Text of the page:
In the Second Part of his History, "The Wonders and Miracles of Ireland," the figure that really jumps out at me is the "extraordinary man . . . if indeed it be right to call him a man," who "had all the parts of the human body except the extremities which were those of an ox." Most important, I think, is the fact that he "attended the court of Maurice [fitzGerald] for a long time" in Wicklow and "came to dinner every day and, using his cleft hooves as hands, "placed in his mouth whatever was given to him to eat." Most interesting, too, for me anyway, is the fact of the image of the ox-man on the inside of the fitzGerald castle, while on the outside, the supposed "Irish natives of the place, because the youths of the castle often taunted them with begetting such beings on cows, secretly killed him in the end in envy and malice--a fate he did not deserve." This is interesting because, while the ox-man himself is welcome within the castle--the site of privilege and also of the colonialist imperium--the taunting of the natives is "shouted," so to speak, from within that castle and over its ramparts, and is therefore directed toward those who are seen as not worthy of being invited inside, although their "bestial" progeny is welcome. Further, it is really extraordinary, given the tone of the episodes that follow this one, that the ox-man, for Gerald, is obviously a character to be regarded with some admiration, and even, pity, partly because, by virtue of his hooves which he can gesture and eat with as hands, he marks himself as more human than ox [the ox-man's hands/hooves are especially significant in marking his humanness when we conside that he does not possess speech and can only "low" like a cow]. And yet, following shortly after the story of the ox-man, we have two stories about women who have sex with animals--a goat and a lion, respectively--that Gerald very pointedly frames within the language of moral disgust and disapprobation [the acts are detestable, abominable, etc.], and even goes so far, in the case of the example of goat-woman intercourse, to excuse the goat who, by its very "nature," has to "obey" the more "rational" creature--the woman--who should know better, and because she doesn't, is guilty of abusing the animal.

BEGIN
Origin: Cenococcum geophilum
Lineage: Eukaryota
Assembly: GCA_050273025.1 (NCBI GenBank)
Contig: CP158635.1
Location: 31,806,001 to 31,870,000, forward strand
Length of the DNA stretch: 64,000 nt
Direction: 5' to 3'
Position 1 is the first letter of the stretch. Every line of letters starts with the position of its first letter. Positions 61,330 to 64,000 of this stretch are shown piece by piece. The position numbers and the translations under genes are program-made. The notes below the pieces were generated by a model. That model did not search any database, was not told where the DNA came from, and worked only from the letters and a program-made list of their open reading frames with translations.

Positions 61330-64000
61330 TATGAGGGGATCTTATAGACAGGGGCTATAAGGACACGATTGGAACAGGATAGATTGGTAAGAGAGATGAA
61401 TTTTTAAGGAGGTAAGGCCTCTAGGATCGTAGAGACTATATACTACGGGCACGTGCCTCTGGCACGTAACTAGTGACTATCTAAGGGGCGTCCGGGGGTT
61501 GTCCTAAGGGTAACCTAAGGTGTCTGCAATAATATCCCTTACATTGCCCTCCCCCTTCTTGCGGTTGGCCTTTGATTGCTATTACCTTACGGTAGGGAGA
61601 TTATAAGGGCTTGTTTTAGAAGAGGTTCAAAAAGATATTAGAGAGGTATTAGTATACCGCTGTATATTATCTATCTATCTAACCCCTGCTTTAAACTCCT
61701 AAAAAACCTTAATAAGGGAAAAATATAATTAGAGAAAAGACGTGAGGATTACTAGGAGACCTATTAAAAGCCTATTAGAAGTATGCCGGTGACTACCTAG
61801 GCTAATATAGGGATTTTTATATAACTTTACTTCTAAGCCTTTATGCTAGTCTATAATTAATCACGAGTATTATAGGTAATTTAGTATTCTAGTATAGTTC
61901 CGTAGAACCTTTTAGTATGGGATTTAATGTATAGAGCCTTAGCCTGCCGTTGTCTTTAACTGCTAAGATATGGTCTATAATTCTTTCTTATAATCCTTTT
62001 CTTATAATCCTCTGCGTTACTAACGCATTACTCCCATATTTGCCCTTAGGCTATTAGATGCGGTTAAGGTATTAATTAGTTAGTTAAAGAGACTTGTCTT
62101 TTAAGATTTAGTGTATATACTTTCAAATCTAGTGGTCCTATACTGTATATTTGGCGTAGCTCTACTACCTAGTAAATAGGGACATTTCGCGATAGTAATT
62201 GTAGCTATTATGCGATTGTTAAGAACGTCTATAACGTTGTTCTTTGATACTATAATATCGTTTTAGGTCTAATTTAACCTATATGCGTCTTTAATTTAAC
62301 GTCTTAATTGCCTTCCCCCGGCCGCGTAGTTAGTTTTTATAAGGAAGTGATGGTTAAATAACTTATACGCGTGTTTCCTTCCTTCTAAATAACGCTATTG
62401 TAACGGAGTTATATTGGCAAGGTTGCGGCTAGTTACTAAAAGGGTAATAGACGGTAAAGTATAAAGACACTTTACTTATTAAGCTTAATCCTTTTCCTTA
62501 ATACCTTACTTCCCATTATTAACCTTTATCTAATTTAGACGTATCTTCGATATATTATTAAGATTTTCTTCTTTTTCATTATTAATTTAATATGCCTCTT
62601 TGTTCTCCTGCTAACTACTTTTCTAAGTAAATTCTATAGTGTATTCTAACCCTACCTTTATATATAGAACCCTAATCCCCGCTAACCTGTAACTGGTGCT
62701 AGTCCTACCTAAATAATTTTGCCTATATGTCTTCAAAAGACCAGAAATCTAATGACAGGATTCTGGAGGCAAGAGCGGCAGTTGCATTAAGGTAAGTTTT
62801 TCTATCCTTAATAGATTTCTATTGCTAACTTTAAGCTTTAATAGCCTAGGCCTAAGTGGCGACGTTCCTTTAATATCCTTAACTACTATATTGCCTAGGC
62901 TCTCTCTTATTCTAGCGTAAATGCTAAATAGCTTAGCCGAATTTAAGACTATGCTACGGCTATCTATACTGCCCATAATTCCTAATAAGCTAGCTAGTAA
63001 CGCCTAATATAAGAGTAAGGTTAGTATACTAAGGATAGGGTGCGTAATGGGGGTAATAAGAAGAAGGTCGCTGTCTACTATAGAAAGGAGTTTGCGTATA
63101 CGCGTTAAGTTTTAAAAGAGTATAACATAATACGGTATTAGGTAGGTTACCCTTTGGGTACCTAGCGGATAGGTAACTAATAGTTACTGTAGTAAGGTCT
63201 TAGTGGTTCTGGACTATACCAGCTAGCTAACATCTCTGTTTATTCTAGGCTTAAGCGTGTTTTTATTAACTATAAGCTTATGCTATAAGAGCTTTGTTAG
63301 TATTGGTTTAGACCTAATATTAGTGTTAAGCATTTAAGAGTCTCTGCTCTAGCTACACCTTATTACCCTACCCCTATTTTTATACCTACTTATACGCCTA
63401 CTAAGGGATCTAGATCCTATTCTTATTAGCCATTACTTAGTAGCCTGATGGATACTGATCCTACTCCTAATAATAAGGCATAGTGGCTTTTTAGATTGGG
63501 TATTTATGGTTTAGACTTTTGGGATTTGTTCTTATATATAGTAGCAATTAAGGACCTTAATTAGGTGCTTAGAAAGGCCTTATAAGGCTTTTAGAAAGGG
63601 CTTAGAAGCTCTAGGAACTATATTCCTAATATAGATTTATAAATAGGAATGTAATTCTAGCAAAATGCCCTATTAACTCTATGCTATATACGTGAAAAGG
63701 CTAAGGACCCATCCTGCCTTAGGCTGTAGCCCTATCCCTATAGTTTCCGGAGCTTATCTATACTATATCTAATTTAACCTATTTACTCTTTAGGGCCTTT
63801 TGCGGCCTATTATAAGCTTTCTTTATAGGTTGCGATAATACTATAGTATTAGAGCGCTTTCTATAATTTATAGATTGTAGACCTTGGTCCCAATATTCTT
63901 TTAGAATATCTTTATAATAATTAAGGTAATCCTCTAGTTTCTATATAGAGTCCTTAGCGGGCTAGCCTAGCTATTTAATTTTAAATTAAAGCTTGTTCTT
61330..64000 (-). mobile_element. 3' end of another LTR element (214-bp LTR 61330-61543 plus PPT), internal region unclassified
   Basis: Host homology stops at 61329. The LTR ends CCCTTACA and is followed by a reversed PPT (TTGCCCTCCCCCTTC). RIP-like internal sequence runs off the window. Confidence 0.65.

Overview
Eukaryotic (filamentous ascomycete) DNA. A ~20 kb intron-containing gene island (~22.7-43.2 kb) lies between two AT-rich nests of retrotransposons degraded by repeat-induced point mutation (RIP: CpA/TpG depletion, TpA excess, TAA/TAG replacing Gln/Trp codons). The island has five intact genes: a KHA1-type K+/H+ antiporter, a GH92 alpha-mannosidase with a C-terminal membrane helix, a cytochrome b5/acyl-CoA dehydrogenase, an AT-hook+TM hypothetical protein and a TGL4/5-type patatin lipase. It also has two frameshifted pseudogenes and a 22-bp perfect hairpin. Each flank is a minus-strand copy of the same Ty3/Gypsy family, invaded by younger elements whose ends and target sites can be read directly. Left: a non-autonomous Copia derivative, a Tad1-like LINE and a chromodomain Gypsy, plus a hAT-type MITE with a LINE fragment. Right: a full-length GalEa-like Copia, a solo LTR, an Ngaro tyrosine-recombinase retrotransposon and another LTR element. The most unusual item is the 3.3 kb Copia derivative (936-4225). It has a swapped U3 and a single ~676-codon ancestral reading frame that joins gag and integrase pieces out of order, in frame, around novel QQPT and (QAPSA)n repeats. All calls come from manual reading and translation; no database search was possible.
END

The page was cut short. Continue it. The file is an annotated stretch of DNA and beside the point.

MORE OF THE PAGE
Although JJC has argued that Gerald's Historia of Ireland does not reflect as "much of the conflicted identifications that would characterize his later writing about Wales" ["In The Borderlands," p. 85], I wonder if the ox-man passage might not serve as a site within the Ireland text that reveals some of Gerald's anxieties about his own hybrid identity, while also demonstrating [as I am trying to hint at in my recent exchanges with Michael O'Rourke] that, whether in the Middle Ages, or our own time, "woman" is the most queer and abject figure of all. JJC would agree, I think, for he as he also writes, although Gerald often draws explicit comparisons between animals and the Irish natives' supposed "animal" nature, the story of his ox-man "does not fit the unremittingly reductive program of representation displayed elsewhere" (p. 89), and while Gerald "evinces little sympathy for the Man Bull of Glendalough [a story that immediately follows the story of the ox-man] or for the Irish themselves," the ox-man is, "despite some initial hesitation on Gerald's part, undeniably human." Finally,
. . . it is difficult not to see in the monster of Wicklow a figure for a gemina natura: twinned nature, dual race. Murderously rejected by the indigenous population, sustained by a court amused by his spectacular oddness but discerning in his voice only meaningless sound, the Ox Man nurtured at the Marcher's colonial outpost belongs nowhere. In the irresolvable differences that the semibos vir incarnates, in this monstrous body teetering between categories, Gerald reluctantly beheld a vision of his own hopelessly heterogeneous self. For the Irish were not the only gens ex bestiis solum et bestialiter vivens ("people living on beasts only, and living like beasts"), at least when the islands were surveyed by English eyes. [p. 90]
But what of the woman who has sex with a goat, and is even more bestial than the goat because while the goat would merely obey the more rational nature placed above him, the woman purposefully perverts not just her own nature, but also that of the goat, and therefore effects a double-perversion, a double-lowering? While the ox-man, who, we can presume from the text, is the unfortunate yet "miraculous" and still-somehow-more-human-than-animal progeny of Irish men copulating with cows, the children of a woman copulating with a lion should, along with the woman herself, be killed, "not for the guilt, from which he is excused as being a beast, but to make the remembrance of the act a deterrent, calling to mind the terrible deed."